buying a house

At Gorilla Accounting, we provide specialised advice for all our clients, no matter which sector they work in. To do this, we make sure we’re aware of all changes to UK employment and tax legislation, as well as the latest industry news, which includes the latest update to the property sector.

So, as buy-to-let landlords, we want to help you stay on top of key deadlines. Have a look at what’s happening in the property sector at the moment and what you should look out for in the future.

Self-Assessment Tax Return

Self-employed individuals have to submit their 2020/21 self-assessment tax return by 31st January 2022, which is also true for landlords. You must declare the income you get from your property portfolio so, any personal rental profits you made during the time period of April 6th, 2020, to April 5th, 2021, needs to be reported in this return.

HMRC have announced that there will be no late filing penalty for anyone that submits their 2020/21 self-assessment in February 2022, but late payment interest will still apply.

If you don’t submit this information on time, you immediately receive a penalty of £100, which will continue to grow over time until you pay everything you owe to HMRC.

Gorilla Accounting offers a wide range of services to our clients, including a self-assessment tax return service to help you fill out, submit and pay your taxes. If you’re stressed about submitting on time or simply aren’t sure how to fill out the paperwork, then this service is perfect for you!

Reduction in Finance Cost Relief for Individual Landlords

Another thing you should keep in mind if you’re a landlord is that the government has been restricting the amount of income tax relief on residential property finance costs since 2017. This means that landlords with higher incomes no longer benefit as much as they used to.

The plan was to reduce the relief down to the basic rate of tax, which is 20%, from 2020/21 onwards (so, landlords now only get a basic rate reduction for their finance costs).

This has led to many landlords wanting to own properties through a limited company, especially if they were already a high-rate taxpayer. Companies pay a corporation tax rate of 19% when compared with personal income tax rates of 20%, 40% and 45%, so it’s not surprising this is a more attractive option, mainly if you want to keep the profits after tax in the business to reinvest.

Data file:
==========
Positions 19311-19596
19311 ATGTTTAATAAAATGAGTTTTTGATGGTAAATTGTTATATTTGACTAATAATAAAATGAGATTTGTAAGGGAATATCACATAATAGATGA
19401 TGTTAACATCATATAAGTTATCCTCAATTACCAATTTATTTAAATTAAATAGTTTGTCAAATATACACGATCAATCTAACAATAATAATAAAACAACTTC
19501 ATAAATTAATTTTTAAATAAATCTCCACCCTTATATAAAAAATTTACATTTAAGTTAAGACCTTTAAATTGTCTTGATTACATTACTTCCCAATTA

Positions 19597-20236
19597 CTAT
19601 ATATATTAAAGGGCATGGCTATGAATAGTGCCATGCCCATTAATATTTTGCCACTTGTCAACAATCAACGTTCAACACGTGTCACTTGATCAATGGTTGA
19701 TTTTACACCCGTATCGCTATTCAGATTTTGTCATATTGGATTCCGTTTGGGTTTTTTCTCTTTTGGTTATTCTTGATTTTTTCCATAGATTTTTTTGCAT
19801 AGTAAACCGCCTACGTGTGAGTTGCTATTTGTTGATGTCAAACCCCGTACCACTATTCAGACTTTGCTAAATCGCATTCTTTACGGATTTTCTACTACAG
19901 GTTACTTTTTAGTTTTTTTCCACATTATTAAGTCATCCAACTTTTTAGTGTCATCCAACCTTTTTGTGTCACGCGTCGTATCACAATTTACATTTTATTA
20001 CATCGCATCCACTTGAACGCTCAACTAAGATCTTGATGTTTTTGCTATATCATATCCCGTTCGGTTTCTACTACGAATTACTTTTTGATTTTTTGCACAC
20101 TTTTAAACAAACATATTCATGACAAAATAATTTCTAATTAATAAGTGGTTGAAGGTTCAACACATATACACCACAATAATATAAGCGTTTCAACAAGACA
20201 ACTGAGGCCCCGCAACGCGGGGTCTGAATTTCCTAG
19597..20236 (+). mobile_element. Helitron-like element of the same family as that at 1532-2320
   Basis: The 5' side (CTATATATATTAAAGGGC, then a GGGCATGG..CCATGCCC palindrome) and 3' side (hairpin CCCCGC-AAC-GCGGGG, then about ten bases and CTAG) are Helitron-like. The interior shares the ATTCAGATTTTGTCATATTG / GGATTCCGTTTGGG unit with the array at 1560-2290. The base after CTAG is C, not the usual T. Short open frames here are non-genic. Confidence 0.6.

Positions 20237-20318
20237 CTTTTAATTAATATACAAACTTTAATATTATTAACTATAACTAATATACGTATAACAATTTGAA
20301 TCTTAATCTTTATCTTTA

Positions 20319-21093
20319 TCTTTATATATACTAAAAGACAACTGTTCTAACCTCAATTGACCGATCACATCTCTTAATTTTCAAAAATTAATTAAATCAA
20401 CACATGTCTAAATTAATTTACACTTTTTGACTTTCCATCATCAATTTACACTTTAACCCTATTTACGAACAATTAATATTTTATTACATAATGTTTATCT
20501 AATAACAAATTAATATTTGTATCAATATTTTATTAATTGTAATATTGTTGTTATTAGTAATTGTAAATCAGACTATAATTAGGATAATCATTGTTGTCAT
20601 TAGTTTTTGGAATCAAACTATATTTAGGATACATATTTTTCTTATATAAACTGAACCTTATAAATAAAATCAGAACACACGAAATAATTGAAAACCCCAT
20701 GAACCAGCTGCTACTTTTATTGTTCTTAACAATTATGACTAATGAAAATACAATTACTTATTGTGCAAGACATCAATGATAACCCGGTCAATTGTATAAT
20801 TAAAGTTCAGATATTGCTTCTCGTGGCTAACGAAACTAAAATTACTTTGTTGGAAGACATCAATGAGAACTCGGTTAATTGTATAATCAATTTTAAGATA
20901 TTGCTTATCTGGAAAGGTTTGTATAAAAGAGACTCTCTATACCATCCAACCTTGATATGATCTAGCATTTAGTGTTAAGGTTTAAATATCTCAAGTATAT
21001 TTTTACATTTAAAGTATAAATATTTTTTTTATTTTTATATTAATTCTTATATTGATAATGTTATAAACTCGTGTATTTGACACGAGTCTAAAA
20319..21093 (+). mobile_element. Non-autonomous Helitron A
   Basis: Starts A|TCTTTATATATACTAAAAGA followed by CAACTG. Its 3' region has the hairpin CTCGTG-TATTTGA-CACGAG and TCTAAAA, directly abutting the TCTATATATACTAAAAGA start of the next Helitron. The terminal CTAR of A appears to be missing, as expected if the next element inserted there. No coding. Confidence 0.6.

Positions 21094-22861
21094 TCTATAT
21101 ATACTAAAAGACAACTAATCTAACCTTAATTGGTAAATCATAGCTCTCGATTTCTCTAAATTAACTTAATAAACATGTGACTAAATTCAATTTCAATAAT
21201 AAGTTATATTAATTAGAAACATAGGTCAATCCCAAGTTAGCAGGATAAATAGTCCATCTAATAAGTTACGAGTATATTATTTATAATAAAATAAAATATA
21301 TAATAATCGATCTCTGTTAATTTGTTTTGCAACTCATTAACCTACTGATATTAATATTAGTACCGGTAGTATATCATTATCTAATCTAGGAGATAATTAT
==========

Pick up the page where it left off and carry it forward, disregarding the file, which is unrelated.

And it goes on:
We can help you set up your own limited company, so speak to us to learn more about the benefits of this operating structure.

house to let

Capital Gains Tax

If you’ve sold a UK residential investment property, you must file a return to HMRC to report the gain, which is separate from your self-assessment tax return. The reporting of the capital gain can now be done within 60 days of the property sale (previously, it was 30 days).

Making Tax Digital

HMRC are going forward with the introduction of Making Tax Digital for Landlords, which will apply to landlords that have personally owned property with rental income of, at least, £10,000. Making Tax Digital for individuals will be introduced on 1st April 2024, so you still have time to prepare. After this date, you’ll have to submit quarterly filings to HMRC using software that is compliant with MTD.

When you become a Gorilla Accounting client, you get 24/7 access to FreeAgent bookkeeping software, which you can access at any time and from any device. The software helps you keep all your transactions, receipts, invoices and expenses organised.

Corporation Tax

From April 2023, corporation tax will increase from 19% to 25% for UK businesses with taxable profits of over £250,000 (The rate between £50,000 & £250,000 is 26.5%). For many landlords, the impact will be minimal because the rate will remain at 19% for businesses with profits below £50,000.

Owners of more than one business may have to pay a higher corporation tax rate because the lower and upper thresholds will be reduced for associated companies.

house buying process

At Gorilla Accounting, we can help you stay on top of everything landlords should know in the new tax year and beyond. In addition, we also provide specialist advice and accounting services to clients in other sectors, such as IT and medicine, so let us know if you’d like more information about what we can do for you.

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